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Talking Heads: VGA Manager Edition, September 2010

Question 1: Nvidia’s Low- To Mid-Range Products

Question: AMD is currently benefiting from a visible gap in Nvidia’s discrete product portfolio. At the moment, it lacks Fermi-based DX11 products below the $200 GeForce GTX 460. In the next three months, do you expect to see Nvidia address the low-end to mid-range desktop graphic space with derivative DX11 products?

  • The Fermi-based DX11 low/mid-range products from Nvidia should be ready soon. Nvidia will definitely need to launch new products to get back some market share.
  • For channel [sales], maybe GF108 needs to wait until Q4.
  • The GeForce GTX 460 just launched last month and received exceptional feedback from customers and the media. Nvidia is working at full-speed to pull out the rest of its DX11 family. As you may know, the GTS 450 is going to launch in September, and other new SKUs like GF108 are following very shortly. We will see a much better product line-up from Nvidia in the next 2Qs.
  • DX 11 is becoming increasingly important to the user, with the uptake of Windows 7 and new DX11 applications. We anticipate this rolling out into the mainstream space from Nvidia in order to remain competitive, as it already is available with ATI-based products.
  • Detailed visuals for gaming and home theater are a must for users. After the success of GeForce GTX 460, Nvidia has a great possibility to have new DX11 products in mid-range segments in Q4.
  • Nvidia has done a great job designing the GF104 used in the GTX 460. They've shown the ability to take the DX11 Fermi architecture and develop a more power-efficient variant of a performance card. I think we'll see new products in the mid-range of the lineup for sure. The low-end may or may not show up, which in my opinion is not a big deal given the performance you need to truly take advantage of a DX11 title.

One hundred percent of our respondents expect to see Fermi-based entry-level and mid-range offerings before the end of the year. We never expected Nvidia to retreat from this market space. It is even more important to note that AMD-exclusive vendors are in agreement on when Nvidia is coming to market, sometimes right down to the month. One has to wonder if everyone just happens to be feeling the ripples in the water. Then again, a lot of money can be made in the lower- and mid-range group, just by way of volume.

We should make it clear that our question was always about time-to-market. Was Nvidia going to try and fight back this quarter or in early 2011? We know now that it is going to happen in the early half of Q4. How much market share Nvidia retakes depends on the performance and pricing of GF108, said to follow the already-popular GF104 and the soon-to-come GF106. We’ll cover that variable in-depth once we get hardware into the labs. No doubt this will be an interesting fight, especially with talk of an AMD-based retaliation before the end of 2010.

The fight for top spot is constantly up in the air. When you’re “King of the Hill,” it often doesn’t matter if your lower-end products perform subpar versus the competition. With all the press generally focused on performance, the two companies often enjoy good sales from buzz generated by flagship products. At least, this was the thinking in previous years. This doesn’t really seem to be true anymore, primarily because we are now seeing more and more educated buyers.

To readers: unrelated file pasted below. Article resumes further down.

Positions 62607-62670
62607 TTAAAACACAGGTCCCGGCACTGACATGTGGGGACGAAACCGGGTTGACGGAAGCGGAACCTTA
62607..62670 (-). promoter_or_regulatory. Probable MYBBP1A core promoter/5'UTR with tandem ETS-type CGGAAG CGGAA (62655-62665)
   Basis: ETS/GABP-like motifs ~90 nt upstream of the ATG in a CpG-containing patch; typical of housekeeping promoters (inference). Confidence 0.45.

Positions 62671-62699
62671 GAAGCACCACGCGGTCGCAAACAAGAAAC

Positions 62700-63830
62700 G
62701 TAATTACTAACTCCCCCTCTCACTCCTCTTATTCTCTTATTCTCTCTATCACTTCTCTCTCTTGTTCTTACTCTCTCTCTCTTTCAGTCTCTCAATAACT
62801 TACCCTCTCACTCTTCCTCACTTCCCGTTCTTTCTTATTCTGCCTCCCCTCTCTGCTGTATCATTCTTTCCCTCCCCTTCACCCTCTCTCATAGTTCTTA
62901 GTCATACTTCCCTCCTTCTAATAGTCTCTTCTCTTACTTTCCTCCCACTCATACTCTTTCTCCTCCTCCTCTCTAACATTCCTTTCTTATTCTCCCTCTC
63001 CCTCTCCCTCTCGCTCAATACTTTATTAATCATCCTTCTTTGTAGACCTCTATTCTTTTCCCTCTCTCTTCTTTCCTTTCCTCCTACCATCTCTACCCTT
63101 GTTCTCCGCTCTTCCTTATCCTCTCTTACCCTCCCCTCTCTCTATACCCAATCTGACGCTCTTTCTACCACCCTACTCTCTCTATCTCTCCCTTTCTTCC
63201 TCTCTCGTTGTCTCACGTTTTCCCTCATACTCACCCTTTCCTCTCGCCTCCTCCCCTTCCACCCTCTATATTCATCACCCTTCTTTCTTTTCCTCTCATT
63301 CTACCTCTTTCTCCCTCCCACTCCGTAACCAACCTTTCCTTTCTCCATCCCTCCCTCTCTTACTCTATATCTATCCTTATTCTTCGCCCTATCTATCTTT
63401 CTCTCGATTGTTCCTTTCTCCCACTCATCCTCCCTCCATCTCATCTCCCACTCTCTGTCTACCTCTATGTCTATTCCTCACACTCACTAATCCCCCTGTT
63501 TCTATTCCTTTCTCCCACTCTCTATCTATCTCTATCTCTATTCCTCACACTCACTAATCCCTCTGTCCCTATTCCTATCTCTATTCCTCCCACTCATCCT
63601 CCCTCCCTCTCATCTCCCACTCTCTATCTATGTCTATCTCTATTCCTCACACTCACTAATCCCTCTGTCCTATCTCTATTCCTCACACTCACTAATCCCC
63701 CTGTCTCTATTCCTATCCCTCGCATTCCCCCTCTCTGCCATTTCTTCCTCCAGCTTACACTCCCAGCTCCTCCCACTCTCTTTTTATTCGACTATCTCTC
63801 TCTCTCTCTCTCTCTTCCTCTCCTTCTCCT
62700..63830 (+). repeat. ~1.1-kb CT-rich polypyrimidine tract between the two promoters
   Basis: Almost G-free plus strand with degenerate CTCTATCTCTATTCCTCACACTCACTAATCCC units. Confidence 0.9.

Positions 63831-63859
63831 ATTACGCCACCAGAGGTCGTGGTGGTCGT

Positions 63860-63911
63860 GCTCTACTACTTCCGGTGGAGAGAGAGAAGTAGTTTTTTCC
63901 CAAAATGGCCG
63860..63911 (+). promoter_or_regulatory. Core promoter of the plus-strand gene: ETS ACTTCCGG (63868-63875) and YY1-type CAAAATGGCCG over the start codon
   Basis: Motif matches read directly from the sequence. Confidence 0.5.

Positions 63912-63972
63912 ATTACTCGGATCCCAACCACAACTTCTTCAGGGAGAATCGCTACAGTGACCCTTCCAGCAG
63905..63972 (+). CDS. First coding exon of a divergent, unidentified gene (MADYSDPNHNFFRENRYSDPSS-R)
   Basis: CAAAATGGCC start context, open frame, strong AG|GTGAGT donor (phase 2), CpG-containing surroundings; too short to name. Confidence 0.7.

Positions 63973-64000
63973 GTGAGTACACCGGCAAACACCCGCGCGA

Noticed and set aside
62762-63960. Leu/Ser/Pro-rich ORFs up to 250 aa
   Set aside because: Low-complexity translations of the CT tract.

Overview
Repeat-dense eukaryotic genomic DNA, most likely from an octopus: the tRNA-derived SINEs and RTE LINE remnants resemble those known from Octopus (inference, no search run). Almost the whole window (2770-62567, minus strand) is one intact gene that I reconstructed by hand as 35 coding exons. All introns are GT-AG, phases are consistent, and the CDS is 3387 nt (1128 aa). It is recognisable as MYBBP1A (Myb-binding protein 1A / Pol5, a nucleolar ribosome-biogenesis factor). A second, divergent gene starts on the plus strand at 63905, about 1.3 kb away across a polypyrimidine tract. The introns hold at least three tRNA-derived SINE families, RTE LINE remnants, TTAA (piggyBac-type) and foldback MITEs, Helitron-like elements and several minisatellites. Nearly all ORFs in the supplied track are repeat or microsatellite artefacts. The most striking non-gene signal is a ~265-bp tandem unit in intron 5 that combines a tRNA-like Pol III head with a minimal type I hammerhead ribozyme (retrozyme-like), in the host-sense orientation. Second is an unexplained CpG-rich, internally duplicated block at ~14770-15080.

Another pressure at play here is the effect of economic factors on discretionary spending. In this context, customers may conceivably care less and less about the top spot. Whereas an enthusiast might normally purchase a GeForce GTX 480 or a Radeon HD 5870, they might instead purchase something in the sub-$200 range. Some retailers have noticed this trend, and we imagine this translates into the quarterly sale reports.

At the moment, it certainly seems that AMD is better situated to address the economic climate. This is not to suggest AMD planned for these pressures and Nvidia didn’t. Strategic time-to-market and product plans often occur years before economic conditions are known. We won’t rule anything out, but what we have seen is AMD’s market approach. It attacked the mid- to upper-range space first, and then branched out to the highest and lowest spaces through its Sweet Spot strategy.

Compare this to Nvidia’s monolithic GPU approach, introducing the GeForce GTX 480, and then working its way down the ladder. The company is committed to a top-down plan. As a result, it is 6-12 months “late” in bringing a competitive DX11 architecture (Fermi) to the mid-range and low-end spaces. Nvidia’s current position means it needs to step up its game if it really wants to retake market share. The pricing of its mid-level and low-end products might actually be more important than the performance they deliver, assuming they can hold their weight against AMD’s existing lineup. We can only speculate how well they will sell, since Q4 earnings won’t be out until 2011.

With some serious price slashing, Nvidia could really hack chunks of the market from an already-entrenched AMD during the holiday buying season. At a recent Microsoft partner conference, we were informed that the average age of the business PC is the highest it has been in a long time (now at 4.4 years). Sure, business computers have become more powerful and are expected to have a longer lifespan. But the current economic condition indeed seems to have an enhancing effect. We have seen this in the low-end server’s sales surge, noted by early quarterly reports.

It would be logical to deduce that the consumer market is likewise affected. The fact that both Newegg and Best Buy are still selling AGP cards at a semi-decent click seems to reinforce our point. Compared to Nvidia, AMD’s product offerings are much stronger from $50 to $125. The 3650 is still a very compelling value here (~$60), performing reasonably well, even against the 3850, 4650, and 4570 (~$70 to $100). Whereas AMD took the time early in the Radeon HD’s lifespan to invest in bridge chips, Nvidia took a different approach, and the ramifications of that are showing today.

One might argue that this isn’t a problem, considering there aren’t really any DX11 parts for AGP (nor are there plans for them, as far as we are aware). In fact, 2011 may be the year we finally see AGP disappear from the channel. However if the interface's demand continues to persist until the end of 2011, Nvidia’s current GeForce 6200 (~$40) isn’t going to cut it. The only place the company has AMD beat is pricing on  the 6200 and 5200, already pegged at rock-bottom. Considering all new AGP purchases are likely to be upgrades, there isn’t much to be seen in unit sales. Oddly enough, the low-end market space is an area the company historically handles well, (i.e. 7200 GS and 8400 GS at ~$30). Yet, one person in the survey suggested the lowest end of Nvidia’s DX11 graphics line up might never see the light of day. This makes us wonder if perhaps Nvidia is anticipating the strength of Sandy Bridge and Llano, and perhaps making space for those products.